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HQ 957615

May 24, 1995

CLA-2 R:C:T 957615 CMR


TARIFF NO.: 6208.91.3010

Ms. Carolyn B. Malina
Montgomery Ward & Co., Inc.
Montgomery Ward Plaza, 3-B
Chicago, Illinois 60671

RE: Classification of woven cotton flannel boxers in a bag

Dear Ms. Malina:

This ruling is in response to your request of November 3, 1994, for a classification ruling on a pair of women's cotton flannel boxer shorts sold with a matching flannel bag. The garment, style F532, will be imported through the ports of Los Angeles or Philadelphia from Turkey, Hong Kong, China, or elsewhere. A sample garment was received with your request along with a sample of a flannel nightshirt sold with a matching flannel bag.


The garment at issue, style F532, is identical to the garment classified in Headquarters Ruling Letter (HRL) 956506 of September 24, 1994, with the exception that the sample in this case is a size small and in that case was a size large. The garment is made of 100 percent cotton woven yarn dyed flannel fabric. It features an elasticized waist with the elastic exposed on the interior of the garment, a fake fly (no opening) and typical boxer silhouette. The waist measurement of the relaxed waist is about 24 inches. The garment comes with a matching flannel bag with a drawstring closure. The bag features a large sewn-on label/patch which displays a drawing of its contents (boxers), the size of the garment (in this case, small), the word "FLANNELS" at the top, and the following description at the bottom: "CONTENTS: One 100 percent cotton flannel boxers", "BOXER SHORT SAME PLAID AS BAG".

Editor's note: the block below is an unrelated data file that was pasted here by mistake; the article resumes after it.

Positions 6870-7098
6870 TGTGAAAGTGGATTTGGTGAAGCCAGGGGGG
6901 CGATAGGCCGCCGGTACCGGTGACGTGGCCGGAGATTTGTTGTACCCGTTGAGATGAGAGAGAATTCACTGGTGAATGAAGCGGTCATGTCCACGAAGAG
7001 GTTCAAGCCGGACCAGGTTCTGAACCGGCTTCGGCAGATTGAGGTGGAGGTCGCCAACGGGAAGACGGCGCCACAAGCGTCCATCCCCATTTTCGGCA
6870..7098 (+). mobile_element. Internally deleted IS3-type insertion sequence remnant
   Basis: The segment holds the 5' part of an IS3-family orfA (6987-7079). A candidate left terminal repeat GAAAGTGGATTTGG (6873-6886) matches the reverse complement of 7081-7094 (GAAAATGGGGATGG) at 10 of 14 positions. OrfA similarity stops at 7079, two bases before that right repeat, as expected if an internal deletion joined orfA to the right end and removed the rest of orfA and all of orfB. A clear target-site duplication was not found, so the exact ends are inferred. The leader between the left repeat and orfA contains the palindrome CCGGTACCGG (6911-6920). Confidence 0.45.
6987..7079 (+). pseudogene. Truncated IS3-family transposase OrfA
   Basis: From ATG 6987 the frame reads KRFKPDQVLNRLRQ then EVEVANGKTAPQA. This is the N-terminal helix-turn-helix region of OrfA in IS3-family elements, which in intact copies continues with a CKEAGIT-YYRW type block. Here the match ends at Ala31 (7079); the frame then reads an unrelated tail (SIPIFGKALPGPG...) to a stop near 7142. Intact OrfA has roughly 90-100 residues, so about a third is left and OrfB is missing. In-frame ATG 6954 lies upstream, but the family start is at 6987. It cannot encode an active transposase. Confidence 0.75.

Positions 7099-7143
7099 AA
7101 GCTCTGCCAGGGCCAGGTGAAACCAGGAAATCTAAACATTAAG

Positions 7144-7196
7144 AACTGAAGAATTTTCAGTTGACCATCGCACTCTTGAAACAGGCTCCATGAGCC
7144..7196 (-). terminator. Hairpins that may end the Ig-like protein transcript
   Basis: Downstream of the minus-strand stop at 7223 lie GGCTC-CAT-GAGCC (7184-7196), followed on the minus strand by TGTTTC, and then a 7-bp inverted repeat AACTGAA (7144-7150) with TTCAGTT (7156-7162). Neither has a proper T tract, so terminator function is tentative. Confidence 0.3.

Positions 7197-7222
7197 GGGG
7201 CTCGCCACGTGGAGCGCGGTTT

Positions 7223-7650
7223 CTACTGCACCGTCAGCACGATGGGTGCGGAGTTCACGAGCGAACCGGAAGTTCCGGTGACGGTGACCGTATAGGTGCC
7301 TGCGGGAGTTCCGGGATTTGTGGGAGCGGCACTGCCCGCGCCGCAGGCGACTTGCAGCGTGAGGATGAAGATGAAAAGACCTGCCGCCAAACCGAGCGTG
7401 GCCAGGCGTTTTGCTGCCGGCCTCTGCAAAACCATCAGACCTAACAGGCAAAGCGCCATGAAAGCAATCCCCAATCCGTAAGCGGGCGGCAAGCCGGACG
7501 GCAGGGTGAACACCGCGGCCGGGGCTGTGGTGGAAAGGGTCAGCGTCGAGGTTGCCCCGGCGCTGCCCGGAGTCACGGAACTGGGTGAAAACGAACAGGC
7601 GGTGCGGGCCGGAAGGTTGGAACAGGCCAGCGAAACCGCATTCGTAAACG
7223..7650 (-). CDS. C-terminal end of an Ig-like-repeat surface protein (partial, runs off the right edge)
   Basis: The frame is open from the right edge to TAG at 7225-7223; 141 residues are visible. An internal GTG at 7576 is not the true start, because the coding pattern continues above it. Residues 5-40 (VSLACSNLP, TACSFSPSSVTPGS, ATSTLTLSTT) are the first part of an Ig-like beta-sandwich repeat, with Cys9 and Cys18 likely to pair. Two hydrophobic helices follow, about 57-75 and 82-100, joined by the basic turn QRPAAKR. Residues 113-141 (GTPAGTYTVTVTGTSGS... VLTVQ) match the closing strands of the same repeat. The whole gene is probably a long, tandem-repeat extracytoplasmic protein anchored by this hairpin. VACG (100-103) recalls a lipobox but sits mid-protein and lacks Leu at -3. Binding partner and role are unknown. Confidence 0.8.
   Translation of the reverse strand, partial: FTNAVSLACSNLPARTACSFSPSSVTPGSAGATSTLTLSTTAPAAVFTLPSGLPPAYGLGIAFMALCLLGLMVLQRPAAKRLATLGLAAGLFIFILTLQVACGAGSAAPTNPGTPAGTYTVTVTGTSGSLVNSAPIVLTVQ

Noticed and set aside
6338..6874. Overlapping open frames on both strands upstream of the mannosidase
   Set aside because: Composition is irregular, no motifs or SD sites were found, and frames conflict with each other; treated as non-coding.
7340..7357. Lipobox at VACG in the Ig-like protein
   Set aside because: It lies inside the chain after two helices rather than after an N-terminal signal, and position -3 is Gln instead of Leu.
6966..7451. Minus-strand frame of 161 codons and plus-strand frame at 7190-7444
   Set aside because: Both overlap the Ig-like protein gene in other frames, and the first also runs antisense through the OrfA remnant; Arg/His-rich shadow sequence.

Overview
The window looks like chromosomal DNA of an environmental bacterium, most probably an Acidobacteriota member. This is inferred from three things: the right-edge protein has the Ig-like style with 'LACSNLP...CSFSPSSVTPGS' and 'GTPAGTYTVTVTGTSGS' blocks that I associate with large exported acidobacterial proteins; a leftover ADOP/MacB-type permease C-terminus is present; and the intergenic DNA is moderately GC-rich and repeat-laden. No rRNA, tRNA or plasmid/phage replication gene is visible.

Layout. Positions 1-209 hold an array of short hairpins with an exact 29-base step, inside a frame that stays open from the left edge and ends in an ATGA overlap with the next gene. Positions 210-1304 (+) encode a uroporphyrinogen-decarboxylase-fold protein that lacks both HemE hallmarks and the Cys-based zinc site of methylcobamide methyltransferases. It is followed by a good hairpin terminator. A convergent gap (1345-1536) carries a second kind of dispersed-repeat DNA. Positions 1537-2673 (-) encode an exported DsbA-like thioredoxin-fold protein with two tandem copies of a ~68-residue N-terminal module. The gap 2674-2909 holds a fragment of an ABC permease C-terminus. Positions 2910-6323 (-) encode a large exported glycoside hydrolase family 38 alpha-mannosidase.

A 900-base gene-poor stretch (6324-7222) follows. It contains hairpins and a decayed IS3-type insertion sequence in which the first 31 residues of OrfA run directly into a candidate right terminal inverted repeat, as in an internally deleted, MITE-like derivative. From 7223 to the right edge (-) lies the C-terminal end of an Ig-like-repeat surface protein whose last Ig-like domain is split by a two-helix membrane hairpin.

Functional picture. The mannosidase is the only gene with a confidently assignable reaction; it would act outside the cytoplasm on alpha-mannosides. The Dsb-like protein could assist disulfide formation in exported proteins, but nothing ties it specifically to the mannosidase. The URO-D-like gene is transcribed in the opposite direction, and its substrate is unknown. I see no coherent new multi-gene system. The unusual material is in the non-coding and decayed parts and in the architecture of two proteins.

The sewn-in label in the inside waistband of the shorts states, "FLANNELS", and under that, "quality sleepwear".

You state that the garment will be sold in your intimate apparel department where the customer can purchase the boxer separately or put it together with the matching nightshirt in a bag to make a complete set of pajamas.

In response to questions from Customs you submitted information about the differences between the boxer short at issue and outerwear shorts in general. You stated that "Activewear's fabric construction is required to be a minimum of 5.5 ounces per square yard while these yarn dyed cotton boxers have a minimum fabric weight of approximately 2.5 ounces per square yard. You indicate in your letter that the fabric weight of the sample garment is 4.0/4.5 ounces per square yard.


Are the cotton flannel boxers in a bag classifiable as women's other sleepwear similar to nightdresses and pajamas in heading 6208, Harmonized Tariff Schedule of the United States Annotated (HTSUSA)?